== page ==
Sven Mathijssen

Mathijssen Sven

Bio-Note:

Sven Mathijssen is vice programme director of the Radboud International Training on High Ability (RITHA) and lecturer in the European Council for High Ability (ECHA) training. The programmes train students to become ECHA-Specialist in Gifted Education.

Sven studied Psychology (track: Child & Adolescent) at Tilburg University. During his training, he was an intern at the Center for the Study of Giftedness (CBO Talent Development). After his graduation, he worked there as a developmental psychologist.

Besides his activities as vice programme director and lecturer, Sven is an external PhD candidate at Tilburg University. In his doctoral research programme, he analyzes human figure drawings of (potentially) gifted children. The goal of this research programme is to develop an instrument with which young children (3-6 years), whose educational needs are not met within the regular school curriculum, can be more easily detected. Since January 2021, Sven is the Editor in Chief for ‘Talent’, a popular-scientific journal about giftedness.

Abstract:

Giftedness, Creativity and Ethics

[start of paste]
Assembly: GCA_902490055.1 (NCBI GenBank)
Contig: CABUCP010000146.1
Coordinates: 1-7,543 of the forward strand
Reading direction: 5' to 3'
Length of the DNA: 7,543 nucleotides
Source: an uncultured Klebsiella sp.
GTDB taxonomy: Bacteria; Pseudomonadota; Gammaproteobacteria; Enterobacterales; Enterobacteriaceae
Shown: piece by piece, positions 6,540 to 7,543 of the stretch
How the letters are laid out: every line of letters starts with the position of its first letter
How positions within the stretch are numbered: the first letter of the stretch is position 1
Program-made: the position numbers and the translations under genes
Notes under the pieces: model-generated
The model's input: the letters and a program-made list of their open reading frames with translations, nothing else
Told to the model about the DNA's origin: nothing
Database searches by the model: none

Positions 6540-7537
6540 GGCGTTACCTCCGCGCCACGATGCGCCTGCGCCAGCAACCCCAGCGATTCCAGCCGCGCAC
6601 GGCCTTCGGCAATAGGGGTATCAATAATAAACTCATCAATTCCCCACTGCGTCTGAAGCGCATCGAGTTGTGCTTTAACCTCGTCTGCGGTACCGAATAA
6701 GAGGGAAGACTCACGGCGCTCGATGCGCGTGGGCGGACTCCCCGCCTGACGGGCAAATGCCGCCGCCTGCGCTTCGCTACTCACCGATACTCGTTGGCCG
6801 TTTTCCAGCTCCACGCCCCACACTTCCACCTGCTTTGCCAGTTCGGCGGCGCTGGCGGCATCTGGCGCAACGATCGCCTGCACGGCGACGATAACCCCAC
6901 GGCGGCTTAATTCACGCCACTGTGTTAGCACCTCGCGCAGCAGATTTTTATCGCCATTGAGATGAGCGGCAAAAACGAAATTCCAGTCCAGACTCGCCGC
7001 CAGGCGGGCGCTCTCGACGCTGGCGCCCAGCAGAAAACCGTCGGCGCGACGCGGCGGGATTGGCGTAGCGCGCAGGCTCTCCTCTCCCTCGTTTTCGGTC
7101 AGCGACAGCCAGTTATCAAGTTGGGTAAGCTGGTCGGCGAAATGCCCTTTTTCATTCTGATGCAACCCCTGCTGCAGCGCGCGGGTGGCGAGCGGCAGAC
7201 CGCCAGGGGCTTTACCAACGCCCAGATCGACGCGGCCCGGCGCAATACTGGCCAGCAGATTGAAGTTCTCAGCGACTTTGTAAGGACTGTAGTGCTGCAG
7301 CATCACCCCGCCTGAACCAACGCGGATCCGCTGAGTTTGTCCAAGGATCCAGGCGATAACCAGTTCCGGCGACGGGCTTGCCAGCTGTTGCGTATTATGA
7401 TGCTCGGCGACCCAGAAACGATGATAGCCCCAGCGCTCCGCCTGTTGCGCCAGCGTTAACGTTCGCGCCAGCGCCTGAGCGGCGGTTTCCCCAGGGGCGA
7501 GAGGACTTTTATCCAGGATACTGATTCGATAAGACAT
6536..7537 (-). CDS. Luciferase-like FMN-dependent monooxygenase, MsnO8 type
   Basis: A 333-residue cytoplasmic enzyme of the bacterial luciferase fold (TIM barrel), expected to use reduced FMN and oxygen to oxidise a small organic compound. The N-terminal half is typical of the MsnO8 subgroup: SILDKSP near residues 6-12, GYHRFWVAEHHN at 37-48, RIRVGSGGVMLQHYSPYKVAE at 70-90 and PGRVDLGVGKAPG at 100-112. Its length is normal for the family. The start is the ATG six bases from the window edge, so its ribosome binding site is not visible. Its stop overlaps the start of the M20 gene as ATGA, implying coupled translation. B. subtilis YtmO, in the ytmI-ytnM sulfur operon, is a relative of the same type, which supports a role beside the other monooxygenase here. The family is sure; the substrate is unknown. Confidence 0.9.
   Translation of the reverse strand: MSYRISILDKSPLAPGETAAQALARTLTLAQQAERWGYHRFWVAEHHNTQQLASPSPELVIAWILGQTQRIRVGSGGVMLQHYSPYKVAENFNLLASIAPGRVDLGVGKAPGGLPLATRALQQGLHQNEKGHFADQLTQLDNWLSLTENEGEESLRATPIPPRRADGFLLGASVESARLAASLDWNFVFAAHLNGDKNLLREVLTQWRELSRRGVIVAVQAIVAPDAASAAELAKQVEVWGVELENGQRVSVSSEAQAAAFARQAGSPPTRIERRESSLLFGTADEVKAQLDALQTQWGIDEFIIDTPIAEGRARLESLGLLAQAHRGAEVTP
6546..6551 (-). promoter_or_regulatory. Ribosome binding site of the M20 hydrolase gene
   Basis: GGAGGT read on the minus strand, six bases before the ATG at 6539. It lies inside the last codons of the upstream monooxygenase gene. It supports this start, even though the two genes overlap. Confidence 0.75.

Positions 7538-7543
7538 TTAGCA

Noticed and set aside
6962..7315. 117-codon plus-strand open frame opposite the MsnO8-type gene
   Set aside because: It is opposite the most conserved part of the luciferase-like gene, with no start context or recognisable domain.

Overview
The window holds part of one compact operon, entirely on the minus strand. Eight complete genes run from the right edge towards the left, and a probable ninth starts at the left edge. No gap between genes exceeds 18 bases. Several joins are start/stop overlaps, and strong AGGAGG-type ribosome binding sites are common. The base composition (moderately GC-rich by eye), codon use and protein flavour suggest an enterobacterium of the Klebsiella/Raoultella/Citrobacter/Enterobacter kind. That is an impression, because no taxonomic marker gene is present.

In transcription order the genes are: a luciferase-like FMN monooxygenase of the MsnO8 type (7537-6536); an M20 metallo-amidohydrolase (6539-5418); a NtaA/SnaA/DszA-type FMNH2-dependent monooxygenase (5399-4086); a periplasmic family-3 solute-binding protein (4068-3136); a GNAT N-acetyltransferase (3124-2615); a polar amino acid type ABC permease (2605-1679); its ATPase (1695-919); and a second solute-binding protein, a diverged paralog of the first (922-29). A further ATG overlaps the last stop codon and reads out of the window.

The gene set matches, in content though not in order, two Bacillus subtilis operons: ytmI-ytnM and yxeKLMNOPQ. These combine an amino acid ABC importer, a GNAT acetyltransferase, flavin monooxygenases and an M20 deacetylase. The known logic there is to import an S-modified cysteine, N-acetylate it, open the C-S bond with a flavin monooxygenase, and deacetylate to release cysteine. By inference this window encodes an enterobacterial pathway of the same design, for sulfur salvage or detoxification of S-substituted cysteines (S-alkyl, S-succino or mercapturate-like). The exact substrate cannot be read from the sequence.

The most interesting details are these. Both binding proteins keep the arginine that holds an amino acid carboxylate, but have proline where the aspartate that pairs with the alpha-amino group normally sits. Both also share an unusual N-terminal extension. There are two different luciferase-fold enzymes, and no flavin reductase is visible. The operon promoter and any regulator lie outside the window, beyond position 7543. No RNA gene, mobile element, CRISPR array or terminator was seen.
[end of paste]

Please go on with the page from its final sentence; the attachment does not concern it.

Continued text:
Creativity is a valued facet in the classroom. It opens doors to new possibilities for what was previously perceived as unsolvable problems. The world has learned from this in the past year, which was greatly influenced by the COVID-19 pandemic. Without the use of creativity, the educational field would probably not have been able to cope with the situation the way it did. To be brief: we need creativity in order to progress and to be able to live the lives we live. Professionally, to solve atypical problems, and personally, to provide ourselves with challenge or to relax. Just imagine: what would the world be like without the possibility to create or enjoy creative expressions, such as art, music, or games? For multiple reasons, various researchers have addressed the importance of fostering creativity in gifted students. However, creativity is a neutral construct. It is neither positive nor negative, and yet can be used both positively and negatively. For example: in advertisement, creativity can be expressed in puns that spark something in potential buyers. However, creativity can also be used in dishonest advertisements, by highlighting the benefits, and keeping the dark side in the dark. How can professionals encourage creativity, while at the same time fostering ethics? The aim of this presentation is to provoke thoughts about creativity and ethics, based on findings from the literature.